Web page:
But this conversion is unnecessary. int does not support either INF or NAN, so there is no need to convert the value to float first. If the argument is an int, the result must be False.

The same applies to Fraction.

@mdickinson
Copy link
Member

mdickinson commented Sep 6, 2016

I see this as a documentation issue: the vast majority of math module functions are designed to operate on floats, and if given a non-float input, simply convert that input to a float as a convenience. If we start special-casing math module functions for int, Fraction, and Decimal inputs, the module is going to become much more complicated both in terms of implementation and in terms of cognitive load for the user.

@mdickinson
Copy link
Member

mdickinson commented Sep 6, 2016

Related: bpo-18842

@stevendaprano
Copy link
Member Author

stevendaprano commented Sep 6, 2016

As a convenience for whom? Certainly not the poor user, who thinks that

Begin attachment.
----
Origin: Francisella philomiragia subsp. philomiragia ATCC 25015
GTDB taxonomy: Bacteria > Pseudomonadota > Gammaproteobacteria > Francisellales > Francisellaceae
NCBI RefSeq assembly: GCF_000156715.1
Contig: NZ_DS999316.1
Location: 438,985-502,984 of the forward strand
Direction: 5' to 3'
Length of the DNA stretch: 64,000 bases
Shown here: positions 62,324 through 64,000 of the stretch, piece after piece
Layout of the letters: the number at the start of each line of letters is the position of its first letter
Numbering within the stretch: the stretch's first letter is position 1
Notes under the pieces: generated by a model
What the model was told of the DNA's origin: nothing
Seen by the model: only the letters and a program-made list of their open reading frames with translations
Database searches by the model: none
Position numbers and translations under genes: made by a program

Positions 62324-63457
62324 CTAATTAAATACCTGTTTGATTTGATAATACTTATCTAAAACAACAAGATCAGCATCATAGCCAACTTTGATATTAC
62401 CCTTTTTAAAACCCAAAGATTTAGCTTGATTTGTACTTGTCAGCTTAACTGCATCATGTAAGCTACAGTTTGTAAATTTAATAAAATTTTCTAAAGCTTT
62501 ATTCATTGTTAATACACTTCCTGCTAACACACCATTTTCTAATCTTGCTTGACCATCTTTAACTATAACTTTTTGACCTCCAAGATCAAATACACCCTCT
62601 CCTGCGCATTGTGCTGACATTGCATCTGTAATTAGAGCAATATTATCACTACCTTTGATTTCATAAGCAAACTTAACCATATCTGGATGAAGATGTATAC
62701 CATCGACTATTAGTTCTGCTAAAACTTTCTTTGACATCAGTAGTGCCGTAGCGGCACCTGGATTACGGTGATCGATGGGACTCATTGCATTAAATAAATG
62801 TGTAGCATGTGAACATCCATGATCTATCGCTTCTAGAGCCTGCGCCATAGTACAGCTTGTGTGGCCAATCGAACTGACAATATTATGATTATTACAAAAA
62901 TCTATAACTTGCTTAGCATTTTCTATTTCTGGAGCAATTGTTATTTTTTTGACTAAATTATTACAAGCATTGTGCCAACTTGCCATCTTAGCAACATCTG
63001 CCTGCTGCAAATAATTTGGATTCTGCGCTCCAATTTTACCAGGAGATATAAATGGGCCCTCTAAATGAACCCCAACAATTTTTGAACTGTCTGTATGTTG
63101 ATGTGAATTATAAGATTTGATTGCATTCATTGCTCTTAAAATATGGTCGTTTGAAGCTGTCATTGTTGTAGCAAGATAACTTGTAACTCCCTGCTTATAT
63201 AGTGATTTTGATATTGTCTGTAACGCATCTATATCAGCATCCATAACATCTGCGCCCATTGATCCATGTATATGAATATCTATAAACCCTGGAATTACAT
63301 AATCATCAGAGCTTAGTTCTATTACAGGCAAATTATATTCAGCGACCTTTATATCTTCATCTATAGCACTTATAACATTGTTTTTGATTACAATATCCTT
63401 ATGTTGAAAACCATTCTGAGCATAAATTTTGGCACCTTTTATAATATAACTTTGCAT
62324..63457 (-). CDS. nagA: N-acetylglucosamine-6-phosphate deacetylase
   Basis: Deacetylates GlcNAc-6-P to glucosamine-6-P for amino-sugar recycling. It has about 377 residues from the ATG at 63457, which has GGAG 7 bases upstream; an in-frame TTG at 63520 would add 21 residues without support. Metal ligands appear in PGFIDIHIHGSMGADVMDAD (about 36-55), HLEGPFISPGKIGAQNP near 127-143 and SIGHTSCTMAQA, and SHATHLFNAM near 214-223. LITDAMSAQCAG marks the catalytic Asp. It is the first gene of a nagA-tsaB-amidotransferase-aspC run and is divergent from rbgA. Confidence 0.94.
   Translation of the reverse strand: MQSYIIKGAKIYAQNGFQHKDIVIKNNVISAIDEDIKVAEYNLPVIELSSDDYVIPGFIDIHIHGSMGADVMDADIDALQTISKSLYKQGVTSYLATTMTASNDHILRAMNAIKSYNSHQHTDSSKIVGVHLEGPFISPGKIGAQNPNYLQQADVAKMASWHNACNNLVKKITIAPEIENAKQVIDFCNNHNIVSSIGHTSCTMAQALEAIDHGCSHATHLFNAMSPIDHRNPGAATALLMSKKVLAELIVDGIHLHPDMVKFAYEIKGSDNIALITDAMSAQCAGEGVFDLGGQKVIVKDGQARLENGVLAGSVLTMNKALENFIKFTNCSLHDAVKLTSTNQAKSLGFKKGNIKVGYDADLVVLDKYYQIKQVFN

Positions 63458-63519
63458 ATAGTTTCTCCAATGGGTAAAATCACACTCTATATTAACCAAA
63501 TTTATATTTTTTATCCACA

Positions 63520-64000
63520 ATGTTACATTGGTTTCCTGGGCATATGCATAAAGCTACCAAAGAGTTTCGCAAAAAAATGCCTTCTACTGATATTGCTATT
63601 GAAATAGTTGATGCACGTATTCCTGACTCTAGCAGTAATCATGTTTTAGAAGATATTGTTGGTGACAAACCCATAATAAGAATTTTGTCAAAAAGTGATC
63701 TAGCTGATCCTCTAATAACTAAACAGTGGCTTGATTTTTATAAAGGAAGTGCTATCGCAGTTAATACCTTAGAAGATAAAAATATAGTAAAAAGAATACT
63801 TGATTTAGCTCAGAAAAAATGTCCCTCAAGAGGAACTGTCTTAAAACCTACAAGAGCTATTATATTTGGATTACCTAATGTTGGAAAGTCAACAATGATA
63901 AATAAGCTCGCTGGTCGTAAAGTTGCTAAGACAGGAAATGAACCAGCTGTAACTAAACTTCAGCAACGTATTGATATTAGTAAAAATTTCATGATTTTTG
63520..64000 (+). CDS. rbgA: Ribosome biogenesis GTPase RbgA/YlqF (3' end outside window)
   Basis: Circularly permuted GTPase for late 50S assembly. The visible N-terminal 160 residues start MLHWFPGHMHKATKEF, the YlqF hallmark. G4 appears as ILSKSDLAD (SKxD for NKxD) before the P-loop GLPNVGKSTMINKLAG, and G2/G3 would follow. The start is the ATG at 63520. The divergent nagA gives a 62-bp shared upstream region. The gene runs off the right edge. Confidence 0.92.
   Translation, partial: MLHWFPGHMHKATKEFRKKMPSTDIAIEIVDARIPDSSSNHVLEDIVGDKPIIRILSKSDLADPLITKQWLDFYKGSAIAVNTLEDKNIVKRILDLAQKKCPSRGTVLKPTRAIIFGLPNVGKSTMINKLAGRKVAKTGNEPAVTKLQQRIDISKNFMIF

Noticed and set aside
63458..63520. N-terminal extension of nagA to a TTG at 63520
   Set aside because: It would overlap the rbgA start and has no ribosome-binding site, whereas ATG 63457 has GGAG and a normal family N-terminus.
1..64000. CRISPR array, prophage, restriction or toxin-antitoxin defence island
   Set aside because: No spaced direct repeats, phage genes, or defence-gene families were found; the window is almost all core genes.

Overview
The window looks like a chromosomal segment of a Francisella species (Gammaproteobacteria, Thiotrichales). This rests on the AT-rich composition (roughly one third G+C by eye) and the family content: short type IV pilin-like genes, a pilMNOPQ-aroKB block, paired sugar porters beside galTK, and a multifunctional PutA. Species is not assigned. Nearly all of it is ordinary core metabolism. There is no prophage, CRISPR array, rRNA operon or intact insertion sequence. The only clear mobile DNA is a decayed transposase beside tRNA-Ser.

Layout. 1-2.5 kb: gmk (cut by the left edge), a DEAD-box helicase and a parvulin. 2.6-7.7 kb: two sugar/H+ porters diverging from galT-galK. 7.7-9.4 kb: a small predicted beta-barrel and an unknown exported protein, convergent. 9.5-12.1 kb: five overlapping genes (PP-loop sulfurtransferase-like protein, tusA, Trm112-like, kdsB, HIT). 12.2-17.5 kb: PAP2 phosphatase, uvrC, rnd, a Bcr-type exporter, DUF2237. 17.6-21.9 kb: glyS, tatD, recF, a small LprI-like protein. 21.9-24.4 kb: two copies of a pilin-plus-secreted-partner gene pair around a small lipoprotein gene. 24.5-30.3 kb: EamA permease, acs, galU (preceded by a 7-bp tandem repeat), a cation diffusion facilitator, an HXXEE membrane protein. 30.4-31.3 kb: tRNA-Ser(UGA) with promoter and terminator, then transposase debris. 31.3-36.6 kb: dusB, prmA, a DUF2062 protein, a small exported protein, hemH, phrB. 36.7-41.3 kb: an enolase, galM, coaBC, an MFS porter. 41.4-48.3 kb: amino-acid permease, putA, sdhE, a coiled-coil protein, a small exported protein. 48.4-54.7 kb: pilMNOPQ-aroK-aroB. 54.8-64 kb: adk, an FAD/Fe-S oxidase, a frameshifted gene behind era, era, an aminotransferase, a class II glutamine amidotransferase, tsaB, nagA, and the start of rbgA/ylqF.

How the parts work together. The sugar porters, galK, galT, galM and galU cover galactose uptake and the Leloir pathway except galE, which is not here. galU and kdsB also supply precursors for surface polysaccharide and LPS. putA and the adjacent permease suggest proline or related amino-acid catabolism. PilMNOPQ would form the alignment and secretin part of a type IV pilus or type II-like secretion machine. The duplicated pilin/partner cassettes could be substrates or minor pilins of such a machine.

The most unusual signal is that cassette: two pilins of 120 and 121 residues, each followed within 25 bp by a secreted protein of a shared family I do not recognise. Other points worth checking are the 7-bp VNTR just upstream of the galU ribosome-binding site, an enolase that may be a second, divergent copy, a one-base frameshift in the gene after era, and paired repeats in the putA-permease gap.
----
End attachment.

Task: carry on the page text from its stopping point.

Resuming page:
math.isnan(x) should return False if the number x is not a NAN. Since
neither 10**1 nor 10**100000 are NANs, why should one return correctly
and the other raise a completely spurious OverflowError?

I cannot speak for the implementation, except as a wild guess. It
shouldn't be hard to do the equivalent of:

if type(x) == int: return False  # Intentionally excluding subclasses.
try:
    y = float(x)
except OverflowError:
    return False
else:
    ... # existing implementation

but since I know nothing about the C implementation maybe I'm completely
wrong. But as far as the user's cognitive load, I don't think that:

"math.isnan(x) might return the expected result, or it might raise
OverflowError"

is *simpler* for the user than:

"math.isnan(x) will return the expected result".

@mdickinson
Copy link
Member

mdickinson commented Sep 6, 2016

It shouldn't be hard to do the equivalent of:

Right, that's not hard at all. But is it what we want to do? Why do you single out int for special treatment, but not Fraction or Decimal? How should the implementation handle Fraction objects, and why? How should the implementation handle a Fraction-like object implemented by a user? Why only objects of exact type int, but not instances of subclasses? Your suggestion replaces a straightforward mental model (math.isnan converts its input to float, then operates on it, just like almost all other math module functions) with something more complicated.